UC Santa Barbara Associated Students Environmental Affairs Board rallied on April 8 at the Santa Barbara County Administration Building to call on Governor Gavin Newsom to end California’s dependency on oil, stop greenlighting new fossil fuel permits and phase out oil extraction in California.
The Santa Barbara County Action Network, Society of Fearless Grandmothers Santa Barbara, 350 Santa Barbara and Sunrise Movement Santa Barbara joined the A.S. Environmental Affairs Board (EAB) to support the lobbying effort coordinated by national climate advocacy group Last Chance Alliance. Similar events took place at 11 different cities across the state, including Sacramento, San Diego, Los Angeles and San Francisco.
Students congregated at the UCSB North Hall Outbound bus loop at 11 a.m. with protest signage before commuting to Santa Barbara Downtown, where the rally was held.
The event had about 25 participants and a lineup of six speeches.
Kat Lane, a third-year environmental studies major and co-chair of EAB, addressed the crowd at the rally.
“We’re in a dire situation, and we need to take action to ensure that everyone can have an equitable future that serves them and that no one is continuing to struggle to survive underneath climate change or for any other reason,” Lane said. “We need an equitable, just future, and that includes having a livable planet.”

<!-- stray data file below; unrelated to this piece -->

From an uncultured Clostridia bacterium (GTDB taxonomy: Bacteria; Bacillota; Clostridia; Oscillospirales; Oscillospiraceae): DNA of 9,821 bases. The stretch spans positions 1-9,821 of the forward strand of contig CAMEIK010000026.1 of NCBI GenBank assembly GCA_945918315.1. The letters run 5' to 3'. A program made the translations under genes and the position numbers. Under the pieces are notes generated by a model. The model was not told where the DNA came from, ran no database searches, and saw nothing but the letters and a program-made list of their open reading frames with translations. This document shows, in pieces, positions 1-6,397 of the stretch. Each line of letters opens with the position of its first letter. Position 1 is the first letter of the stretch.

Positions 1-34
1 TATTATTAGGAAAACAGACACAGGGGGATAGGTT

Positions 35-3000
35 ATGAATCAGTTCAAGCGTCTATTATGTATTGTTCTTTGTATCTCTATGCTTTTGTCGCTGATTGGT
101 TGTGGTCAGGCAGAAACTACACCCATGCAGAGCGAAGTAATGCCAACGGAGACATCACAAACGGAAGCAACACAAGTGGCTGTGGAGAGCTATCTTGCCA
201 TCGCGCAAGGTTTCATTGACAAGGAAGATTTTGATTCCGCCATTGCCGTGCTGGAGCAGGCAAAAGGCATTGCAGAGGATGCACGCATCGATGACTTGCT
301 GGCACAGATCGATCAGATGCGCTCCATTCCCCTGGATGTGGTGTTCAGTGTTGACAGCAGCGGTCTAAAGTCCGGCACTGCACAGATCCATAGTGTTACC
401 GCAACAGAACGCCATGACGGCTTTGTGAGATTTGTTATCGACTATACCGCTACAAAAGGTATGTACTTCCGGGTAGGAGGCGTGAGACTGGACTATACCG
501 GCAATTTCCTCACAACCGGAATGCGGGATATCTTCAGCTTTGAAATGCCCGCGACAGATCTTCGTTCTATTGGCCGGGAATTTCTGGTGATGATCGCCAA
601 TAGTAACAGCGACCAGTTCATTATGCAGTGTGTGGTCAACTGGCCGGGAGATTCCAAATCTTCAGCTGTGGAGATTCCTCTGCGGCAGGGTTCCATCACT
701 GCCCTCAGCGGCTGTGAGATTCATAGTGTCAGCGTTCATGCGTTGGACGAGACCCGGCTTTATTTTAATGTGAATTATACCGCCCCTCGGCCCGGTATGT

Grant Huebner, first-year political science major and EAB community affairs chair, critiqued Newson’s office for using pro-environmentalist rhetoric while approving oil drilling permits at the rally.
“Governor Newsom has a long track record of saying that he wants to be environmentally sustainable, that he wants to be an environmental leader … and yet he’s issuing so many oil permits,” Huebner said. “In fact, he actually issued the same amount of oil permits in his first three years as the previous Governor Jerry Brown.”
Third-year environmental studies major Alyssa Jain attended the rally as a member of Sunrise Movement Santa Barbara, a youth-led coalition dedicated to pursuing climate justice through political action.
“We are calling on Newsom to act now to ban all new fossil fuel drilling in California,” Jain said. “It is a huge social justice issue since a lot of those wells are located in your communities and your sensitive receptors. So hospitals, schools, churches, and a lot of them are located in primarily communities of color.”
“And all the while — while this drilling is going on — it is jeopardizing the health and well-being of those people, those places and ecosystems, so we’re really calling on [Newsom] now to protect our people in those communities,” she continued.
The event also included a station where participants could use chalk to write messages to the governor on the ground in front of the Santa Barbara County Courthouse. The idea proved popular, and passersby spectating the Last Chance Alliance rally participated in the activity.
“Not only did we write our own messages, but people walking past picked up chalk and started writing little things in front of the courthouse. And that was honestly a really unique thing,” Huebner said. “You get your voice heard by taking 30 seconds of your day to write a quick message, and it’s the thing that everyone else sees as well. And so it kind of brings more people in, in a fun and creative way.”
A version of this article appeared on p. 1 of the April 14 edition of the Daily Nexus.